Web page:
CMS makes amends with Modern Healthcare but questions remain

Felice J. Freyer

About Felice J. Freyer

Felice J. Freyer is AHCJ's vice president, chair of the organization's Right to Know Committee and a member of the association's Finance and Development Committee. She is a health care reporter for The Boston Globe.

Aurora Aguilar

The Centers for Medicaid and Medicare Services has promised Modern Healthcare that all of its reporters will have access to the agency’s telephone press conferences in the future, according to editor-in-chief Aurora Aguilar.

Aguilar said she received that assurance in a phone call from CMS on Monday, the day after Covering Health reported that a communications contractor with CMS had threatened to bar Virgil Dickson, Modern Healthcare’s Washington bureau chief, from press calls if he didn’t delete three sentences from a published story.

A spokesman for the Department of Health and Human Services asserted this week that, despite the threat against Dickson, CMS and other HHS divisions do not blacklist reporters.

“We don’t ban reporters,” said Mark Weber, deputy assistant secretary for public affairs for human services.

Virgil Dickson

Weber could not explain why Dickson was ejected from a Feb. 1 press call, in what Dickson took to be CMS making good on the threat from Brett O’Donnell, the contractor. Weber described it as “an unfortunate incident” that does not comport with HHS policy.

Other questions also remain unanswered.

While Modern Healthcare has been promised a place on CMS press calls, it’s unknown whether other reporters will get similar access. Typically, a small number of reporters are invited to briefings, with no explanation of the criteria for selecting them.

Additionally, it’s not known whether the contractor who made the threat against Dickson will continue to work for the agency, or whether such contractors have a role in media responses at other HHS divisions.

However, the HHS media policy states on page 5 that only employees, not contractors, can speak for the agency:

“Only HHS employees can speak to the media on behalf of his/her agency. Contractors, fellows (except Title 42 fellows), and other non-federal employees employed by HHS cannot speak on behalf of his/her agency. Exceptions to this practice may be considered on an individual basis.”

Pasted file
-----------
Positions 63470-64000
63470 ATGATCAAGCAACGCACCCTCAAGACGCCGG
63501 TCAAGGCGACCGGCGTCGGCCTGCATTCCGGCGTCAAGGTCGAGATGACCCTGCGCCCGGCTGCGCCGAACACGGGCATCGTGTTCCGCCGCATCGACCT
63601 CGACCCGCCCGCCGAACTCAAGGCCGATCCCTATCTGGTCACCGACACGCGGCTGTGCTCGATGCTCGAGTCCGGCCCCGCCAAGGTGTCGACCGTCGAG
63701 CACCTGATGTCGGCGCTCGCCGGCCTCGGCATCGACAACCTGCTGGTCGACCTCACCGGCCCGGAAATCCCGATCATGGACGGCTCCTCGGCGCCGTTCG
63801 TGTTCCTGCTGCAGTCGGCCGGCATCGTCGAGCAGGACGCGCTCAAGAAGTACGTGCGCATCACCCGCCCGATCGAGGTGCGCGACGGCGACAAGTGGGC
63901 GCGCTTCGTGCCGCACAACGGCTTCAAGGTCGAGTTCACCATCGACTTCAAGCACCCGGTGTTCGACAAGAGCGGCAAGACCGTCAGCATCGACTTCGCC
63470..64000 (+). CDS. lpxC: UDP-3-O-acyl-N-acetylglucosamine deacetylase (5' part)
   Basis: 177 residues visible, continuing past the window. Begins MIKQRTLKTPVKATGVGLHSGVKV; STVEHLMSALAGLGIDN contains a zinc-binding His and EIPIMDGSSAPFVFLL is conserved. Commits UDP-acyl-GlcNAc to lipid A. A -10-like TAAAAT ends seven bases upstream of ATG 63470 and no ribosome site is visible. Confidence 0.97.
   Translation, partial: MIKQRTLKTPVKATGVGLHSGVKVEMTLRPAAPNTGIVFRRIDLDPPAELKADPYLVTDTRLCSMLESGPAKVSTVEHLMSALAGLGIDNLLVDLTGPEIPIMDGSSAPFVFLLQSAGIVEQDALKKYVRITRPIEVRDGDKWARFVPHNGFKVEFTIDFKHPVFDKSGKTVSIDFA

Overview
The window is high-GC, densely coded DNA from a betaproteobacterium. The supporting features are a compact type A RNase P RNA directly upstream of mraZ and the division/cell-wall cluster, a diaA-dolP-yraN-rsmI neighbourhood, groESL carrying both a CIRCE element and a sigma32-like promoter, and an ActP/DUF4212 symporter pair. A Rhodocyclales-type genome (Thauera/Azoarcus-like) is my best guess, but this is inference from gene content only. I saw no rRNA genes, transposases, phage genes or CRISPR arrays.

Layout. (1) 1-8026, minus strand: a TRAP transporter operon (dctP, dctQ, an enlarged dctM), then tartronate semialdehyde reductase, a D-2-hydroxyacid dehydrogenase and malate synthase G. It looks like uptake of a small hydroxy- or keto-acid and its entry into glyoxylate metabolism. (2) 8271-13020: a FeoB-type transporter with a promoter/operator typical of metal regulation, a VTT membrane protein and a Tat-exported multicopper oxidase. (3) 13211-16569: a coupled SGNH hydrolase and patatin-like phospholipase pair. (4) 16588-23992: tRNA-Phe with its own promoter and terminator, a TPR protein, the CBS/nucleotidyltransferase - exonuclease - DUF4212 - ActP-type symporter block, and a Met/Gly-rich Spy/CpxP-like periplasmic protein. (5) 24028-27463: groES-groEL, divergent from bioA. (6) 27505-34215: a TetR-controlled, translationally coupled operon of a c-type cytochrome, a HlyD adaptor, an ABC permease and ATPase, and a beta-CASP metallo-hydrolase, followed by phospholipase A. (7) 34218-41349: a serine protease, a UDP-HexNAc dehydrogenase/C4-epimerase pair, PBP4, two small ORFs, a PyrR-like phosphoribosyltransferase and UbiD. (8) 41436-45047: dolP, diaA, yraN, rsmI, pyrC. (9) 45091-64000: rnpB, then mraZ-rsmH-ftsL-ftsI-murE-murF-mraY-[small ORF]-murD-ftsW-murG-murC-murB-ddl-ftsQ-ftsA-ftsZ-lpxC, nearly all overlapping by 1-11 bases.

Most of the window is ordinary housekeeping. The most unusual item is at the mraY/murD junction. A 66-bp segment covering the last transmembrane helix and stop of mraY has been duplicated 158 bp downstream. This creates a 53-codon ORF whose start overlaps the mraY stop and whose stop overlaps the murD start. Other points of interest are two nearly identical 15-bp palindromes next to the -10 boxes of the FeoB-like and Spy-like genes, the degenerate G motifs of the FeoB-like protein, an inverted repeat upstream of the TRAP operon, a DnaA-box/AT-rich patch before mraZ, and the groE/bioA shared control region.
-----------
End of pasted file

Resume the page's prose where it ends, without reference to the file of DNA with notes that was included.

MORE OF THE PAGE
Asked about the role of contractors, Weber described it as “an internal matter” and emphasized that the media policy remains in effect.

Reporters urged to use appeals process

Weber urged reporters who have difficulty getting information or encounter apparent violations of the policy to take advantage of the appeals process that AHCJ brokered in 2014. Under that process, reporters hitting roadblocks with an HHS agency are urged to appeal to the person in the HHS media office who oversees the agency in question. The list of these deputy assistant secretaries can be found here.

“The appeals process is in place. Please use it so we can avoid unfortunate instances like this in the future,” Weber said. “Reporters always have recourse if they don’t feel like they’ve been treated fairly or respected. I encourage them to reach out to leadership at the agency.”

AHCJ President Ivan Oransky, M.D., said he hoped the reaction to the incident will spur greater openness at CMS and other federal health care agencies.

“It’s important to remember that this incident comes amid other disturbing restrictions on access to information from an agency responsible for the health of many millions of Americans,” Oransky said. “I’m glad that Modern Healthcare has been promised a place on press calls. Many other journalists await the same opportunity.”

A powerful response

News of the threat to blacklist a reporter drew unprecedented attention to AHCJ’s Covering Health blog. The article received more than 26,000 views since it appeared Sunday afternoon, and stirred an explosion of commentary on Twitter.

Aguilar, the Modern Healthcare editor, said she was moved by the responses she received from fellow journalists and Modern Healthcare readers.

“I’m grateful for the support that we got from the journalistic community,” she said. “What I was most worried about was that this agency that is so important to our coverage would end access. As long as we have that, I feel we are able to serve our audience and able to do our jobs.”

She noted that in a recent 18-day period, Modern Healthcare – widely read by health care executives – published 90 stories related to news from CMS.

As a result of the phone call from CMS on Monday, Aguilar decided not to publish an editorial planned for Tuesday decrying the move against Dickson. She also agreed not to divulge details of her discussion with CMS.

But going forward, she said, “I’m going to be much more hypervigilant about whether or not they’re treating us fairly, and I’m going to make sure we do our due diligence.”

She added that despite the complaints from CMS, “There was nothing inaccurate about Virgil’s writing and nothing irresponsible.”

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